Revenue and spending: The White House is seeking $1.6 trillion in higher taxes over a decade and at least $50 billion in infrastructure spending, mortgage relief, an extension of unemployment insurance and a deferral of automatic cuts to physician reimbursements under Medicare.
Spending cuts: President Obama will support an unspecified amount of spending cuts this year, to be followed by legislation in 2013 producing savings of as much as $400 billion from Medicare and other benefit programs over a decade.
Taxes: Tax rates would go up for higher-income earners, as in the Senate bill, but Obama wants their dividends to be taxed as ordinary income, something the Senate did not approve. He also wants the estate tax to be levied at 45 percent on inheritances more than $3.5 million, a step several Democratic senators balked at. The Senate bill made no changes to the estate tax, which currently taxes inheritances over $5 million at 35 percent.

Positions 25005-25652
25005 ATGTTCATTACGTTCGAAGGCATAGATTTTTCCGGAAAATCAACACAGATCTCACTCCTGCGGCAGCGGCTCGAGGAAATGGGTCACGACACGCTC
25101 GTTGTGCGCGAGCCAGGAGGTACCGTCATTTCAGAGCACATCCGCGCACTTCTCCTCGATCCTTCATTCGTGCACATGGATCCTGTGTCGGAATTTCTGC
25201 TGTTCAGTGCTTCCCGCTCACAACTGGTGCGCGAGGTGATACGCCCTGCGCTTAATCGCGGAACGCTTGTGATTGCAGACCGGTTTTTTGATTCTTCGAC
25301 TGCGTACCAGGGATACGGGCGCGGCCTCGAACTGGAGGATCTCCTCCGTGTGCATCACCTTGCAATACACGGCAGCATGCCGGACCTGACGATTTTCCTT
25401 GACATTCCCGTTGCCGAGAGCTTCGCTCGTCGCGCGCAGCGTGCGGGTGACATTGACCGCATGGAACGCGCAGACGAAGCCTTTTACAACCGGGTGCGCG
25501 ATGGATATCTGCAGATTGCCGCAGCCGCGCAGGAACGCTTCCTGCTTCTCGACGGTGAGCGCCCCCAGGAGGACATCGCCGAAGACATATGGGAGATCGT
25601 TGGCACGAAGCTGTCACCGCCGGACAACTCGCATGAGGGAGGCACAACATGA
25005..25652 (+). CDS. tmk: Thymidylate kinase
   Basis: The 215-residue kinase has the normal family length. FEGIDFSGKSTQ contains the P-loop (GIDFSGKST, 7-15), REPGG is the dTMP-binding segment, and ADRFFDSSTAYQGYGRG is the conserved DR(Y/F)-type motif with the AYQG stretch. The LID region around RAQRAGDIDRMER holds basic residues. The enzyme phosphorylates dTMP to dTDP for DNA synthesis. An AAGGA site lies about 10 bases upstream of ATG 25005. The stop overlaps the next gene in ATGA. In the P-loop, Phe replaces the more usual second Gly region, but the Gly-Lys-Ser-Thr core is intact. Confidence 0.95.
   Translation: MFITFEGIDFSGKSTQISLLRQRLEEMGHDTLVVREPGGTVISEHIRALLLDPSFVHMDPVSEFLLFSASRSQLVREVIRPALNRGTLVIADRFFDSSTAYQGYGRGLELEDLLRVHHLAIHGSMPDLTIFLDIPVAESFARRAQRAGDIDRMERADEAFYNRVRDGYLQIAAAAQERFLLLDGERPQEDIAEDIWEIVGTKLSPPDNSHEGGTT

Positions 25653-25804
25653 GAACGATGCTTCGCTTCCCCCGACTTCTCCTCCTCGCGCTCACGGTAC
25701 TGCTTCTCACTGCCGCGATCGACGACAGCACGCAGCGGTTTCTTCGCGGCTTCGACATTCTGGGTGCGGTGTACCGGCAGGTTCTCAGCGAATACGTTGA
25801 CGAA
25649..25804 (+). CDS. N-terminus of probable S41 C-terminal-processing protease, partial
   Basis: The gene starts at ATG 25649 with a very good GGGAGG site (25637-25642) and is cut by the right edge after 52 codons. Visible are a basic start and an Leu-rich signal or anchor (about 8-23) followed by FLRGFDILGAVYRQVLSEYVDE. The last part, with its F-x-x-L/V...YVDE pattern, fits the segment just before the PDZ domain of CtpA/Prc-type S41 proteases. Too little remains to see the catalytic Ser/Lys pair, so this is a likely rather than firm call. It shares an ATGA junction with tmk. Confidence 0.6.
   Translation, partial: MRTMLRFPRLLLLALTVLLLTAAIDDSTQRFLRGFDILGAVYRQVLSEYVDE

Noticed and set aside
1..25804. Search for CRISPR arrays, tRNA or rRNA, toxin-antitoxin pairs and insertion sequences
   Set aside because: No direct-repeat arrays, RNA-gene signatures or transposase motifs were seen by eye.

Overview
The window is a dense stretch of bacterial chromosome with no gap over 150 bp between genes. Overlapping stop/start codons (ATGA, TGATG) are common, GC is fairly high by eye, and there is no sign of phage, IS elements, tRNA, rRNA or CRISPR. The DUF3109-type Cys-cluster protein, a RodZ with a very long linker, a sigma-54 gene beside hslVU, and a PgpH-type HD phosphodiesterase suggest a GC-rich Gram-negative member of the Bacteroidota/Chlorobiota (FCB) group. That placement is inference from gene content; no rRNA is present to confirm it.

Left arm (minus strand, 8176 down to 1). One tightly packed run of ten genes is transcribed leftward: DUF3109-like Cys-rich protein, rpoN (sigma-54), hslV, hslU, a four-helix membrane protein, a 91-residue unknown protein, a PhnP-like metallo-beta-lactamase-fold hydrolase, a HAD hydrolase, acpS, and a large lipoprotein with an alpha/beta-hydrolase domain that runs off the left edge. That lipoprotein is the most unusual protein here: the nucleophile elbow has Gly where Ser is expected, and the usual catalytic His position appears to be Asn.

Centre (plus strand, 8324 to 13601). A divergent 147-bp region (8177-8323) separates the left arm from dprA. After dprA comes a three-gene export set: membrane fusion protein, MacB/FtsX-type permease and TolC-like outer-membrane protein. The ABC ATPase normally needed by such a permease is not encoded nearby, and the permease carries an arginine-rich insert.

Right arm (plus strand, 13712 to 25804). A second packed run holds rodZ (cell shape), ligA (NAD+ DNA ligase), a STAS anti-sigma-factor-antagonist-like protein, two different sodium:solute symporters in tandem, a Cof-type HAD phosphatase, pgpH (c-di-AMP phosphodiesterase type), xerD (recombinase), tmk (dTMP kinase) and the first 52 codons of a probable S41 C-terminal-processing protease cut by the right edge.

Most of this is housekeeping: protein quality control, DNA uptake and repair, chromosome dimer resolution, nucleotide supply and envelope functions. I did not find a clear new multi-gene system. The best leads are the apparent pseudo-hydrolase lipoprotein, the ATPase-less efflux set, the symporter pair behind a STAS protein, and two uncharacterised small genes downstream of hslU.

Debt ceiling: To ensure that there are no more crises like the debt ceiling impasse last year, Obama wants to permanently end congressional purview over the federal borrowing limit, Republican aides said.
Overall package: In total, the package was presented as a $4 trillion reduction in future deficits, but that too was disputed. The figure includes cuts to domestic programs agreed to last year that the White House put at $1.2 trillion but that Republicans say is about $300 billion less. And it counts savings from ending the wars in Iraq and Afghanistan, even though no one has proposed maintaining war spending over the next decade at the current rate.